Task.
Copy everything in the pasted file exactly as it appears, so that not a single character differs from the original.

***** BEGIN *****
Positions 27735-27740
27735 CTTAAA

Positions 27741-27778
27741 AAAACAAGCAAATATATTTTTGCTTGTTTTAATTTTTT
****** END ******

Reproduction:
Positions 27735-27740
27735 CTTAAA

Positions 27741-27778
27741 AAAACAAGCAAATATATTTTTGCTTGTTTTAATTTTTT